I think the basic reason for this is that if someone harms you directly, your choice to punish them and retaliate is sort of a selfish choice in the sense that it’s primarily going to protect you from being harmed in the future by illustrating you’re not somebody to be messed with. It’s sort of a self-focused thing. I think when people retaliate after being harmed directly, they’re angry that something bad happened to them, and they want to react by defending themselves, which is not something that we seem to think you have a moral obligation to do. It’s more like, “You can do it if you want, but you don’t have to do it.” Whereas if you see somebody mistreat somebody else, it’s kind of a pro-social, other-focused thing for you to respond by punishing because you’re defending this other person even though you yourself haven’t been directly harmed. You’re, therefore, revealing that you care about somebody else and are willing to defend them and try and prevent wrongdoing towards others. Therefore, we seem to feel like there is more of an obligation to do that. And, if you decline to do it, it’s more worthy of punishment.
We think there’s more of a normative obligation to punish in the case where somebody else was mistreated, rather than when you were mistreated. I will say that the caveat of that is that we don’t find a ton of second order punishment in either scenario, but we find that there is considerably more second order of punishment if somebody refuses to punish on behalf of others, than if somebody refuses to punish on behalf of themselves.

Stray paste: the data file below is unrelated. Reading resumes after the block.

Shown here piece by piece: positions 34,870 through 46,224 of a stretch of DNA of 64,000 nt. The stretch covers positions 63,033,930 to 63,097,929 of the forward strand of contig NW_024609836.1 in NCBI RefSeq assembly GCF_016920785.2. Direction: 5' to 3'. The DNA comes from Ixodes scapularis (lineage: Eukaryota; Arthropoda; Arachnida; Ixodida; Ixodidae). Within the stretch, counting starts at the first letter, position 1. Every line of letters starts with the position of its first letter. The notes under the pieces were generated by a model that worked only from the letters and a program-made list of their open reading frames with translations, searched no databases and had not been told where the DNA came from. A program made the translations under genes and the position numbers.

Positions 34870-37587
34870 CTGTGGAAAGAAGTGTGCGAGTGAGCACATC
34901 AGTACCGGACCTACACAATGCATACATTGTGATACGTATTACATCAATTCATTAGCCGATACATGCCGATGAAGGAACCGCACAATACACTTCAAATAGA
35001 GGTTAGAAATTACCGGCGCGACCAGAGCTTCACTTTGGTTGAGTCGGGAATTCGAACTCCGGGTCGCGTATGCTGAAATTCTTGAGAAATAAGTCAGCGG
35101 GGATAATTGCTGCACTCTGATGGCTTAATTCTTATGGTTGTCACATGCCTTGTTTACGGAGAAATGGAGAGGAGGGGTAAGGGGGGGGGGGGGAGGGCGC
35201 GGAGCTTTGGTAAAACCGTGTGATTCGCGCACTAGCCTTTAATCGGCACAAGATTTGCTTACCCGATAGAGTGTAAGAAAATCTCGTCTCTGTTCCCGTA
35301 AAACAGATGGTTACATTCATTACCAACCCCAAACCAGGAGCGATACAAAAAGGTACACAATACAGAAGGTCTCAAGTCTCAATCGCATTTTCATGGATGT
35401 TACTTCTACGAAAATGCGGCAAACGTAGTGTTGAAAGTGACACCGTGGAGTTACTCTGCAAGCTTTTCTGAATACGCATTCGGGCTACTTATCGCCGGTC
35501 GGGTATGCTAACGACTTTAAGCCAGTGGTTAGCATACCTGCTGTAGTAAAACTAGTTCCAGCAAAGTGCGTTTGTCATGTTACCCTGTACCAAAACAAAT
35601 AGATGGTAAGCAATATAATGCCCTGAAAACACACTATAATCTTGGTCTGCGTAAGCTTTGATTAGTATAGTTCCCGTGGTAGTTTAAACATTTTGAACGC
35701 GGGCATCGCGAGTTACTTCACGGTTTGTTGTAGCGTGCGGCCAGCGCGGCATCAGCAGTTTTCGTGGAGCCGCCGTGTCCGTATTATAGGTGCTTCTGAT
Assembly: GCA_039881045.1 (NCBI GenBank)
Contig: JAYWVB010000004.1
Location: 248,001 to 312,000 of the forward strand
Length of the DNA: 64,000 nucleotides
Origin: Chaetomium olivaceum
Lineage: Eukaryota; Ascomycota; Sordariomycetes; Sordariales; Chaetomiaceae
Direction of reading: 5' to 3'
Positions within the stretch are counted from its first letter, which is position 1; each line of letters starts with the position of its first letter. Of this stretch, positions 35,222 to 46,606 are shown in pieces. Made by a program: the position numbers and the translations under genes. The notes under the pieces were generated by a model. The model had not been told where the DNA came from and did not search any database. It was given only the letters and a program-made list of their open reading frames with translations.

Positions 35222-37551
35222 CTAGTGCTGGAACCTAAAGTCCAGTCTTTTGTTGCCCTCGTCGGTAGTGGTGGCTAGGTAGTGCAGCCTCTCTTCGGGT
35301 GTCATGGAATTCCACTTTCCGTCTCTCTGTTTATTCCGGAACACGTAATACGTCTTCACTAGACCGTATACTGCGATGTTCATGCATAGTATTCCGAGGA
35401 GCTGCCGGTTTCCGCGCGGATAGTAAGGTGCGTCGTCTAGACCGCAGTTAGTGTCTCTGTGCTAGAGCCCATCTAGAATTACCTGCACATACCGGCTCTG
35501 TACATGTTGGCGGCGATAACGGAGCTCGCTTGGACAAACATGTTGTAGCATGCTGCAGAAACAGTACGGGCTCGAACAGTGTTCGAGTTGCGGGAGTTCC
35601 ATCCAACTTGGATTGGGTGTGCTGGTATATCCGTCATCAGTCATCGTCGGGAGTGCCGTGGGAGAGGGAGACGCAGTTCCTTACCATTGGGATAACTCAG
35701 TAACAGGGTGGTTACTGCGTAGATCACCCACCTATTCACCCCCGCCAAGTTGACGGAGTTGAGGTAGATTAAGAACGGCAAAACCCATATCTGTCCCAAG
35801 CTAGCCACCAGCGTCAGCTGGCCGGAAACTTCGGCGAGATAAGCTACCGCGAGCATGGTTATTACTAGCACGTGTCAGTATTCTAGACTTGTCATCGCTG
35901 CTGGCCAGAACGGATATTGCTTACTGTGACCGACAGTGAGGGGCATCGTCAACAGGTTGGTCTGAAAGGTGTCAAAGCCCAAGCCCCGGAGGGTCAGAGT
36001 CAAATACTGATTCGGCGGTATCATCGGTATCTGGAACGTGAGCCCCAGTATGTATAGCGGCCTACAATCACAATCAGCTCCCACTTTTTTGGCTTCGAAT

What was the setting in which you conducted this experiment?
It was sort of similar to the economic game in the other paper. So what we do is we have a situation where somebody takes money from somebody else, so they behave in this “mean” way. Then, in one version of the game, the person who the money was taken from has the chance to retaliate by imposing a financial fine on the taker. In the other version of the experiment, a third person, who was not taken from has a chance to impose a fine on the taker. The person we’re really interested in is a fourth person who witnessed this whole thing and decides whether they want to punish the person who was in charge of punishing the taker. What we find is that in the first version of the experiment—where the person in charge of punishing the taker is the person who was taken from—people are much less likely to punish that person if they didn’t punish. In the version of the game where a third person is in the role of the punisher—if they don’t punish, they’re sort of more likely to then be punished by the participant in the second order way. So, one version of the experiment uses this economic game we set up, but we also had other studies in our paper where we use hypothetical scenarios. I would tell a story like, “This guy John was at a coffee shop and somebody vandalized property.” In one case, it was John’s property. And, in the other case, John is just a witness to this, so the property belongs to someone else. The question is then like if John does nothing, how much do participants think that’s bad and John deserves condemnation? We found that the participants think John deserves more condemnation if the vandalism was directed at somebody else’s property, than if it was directed at John’s property.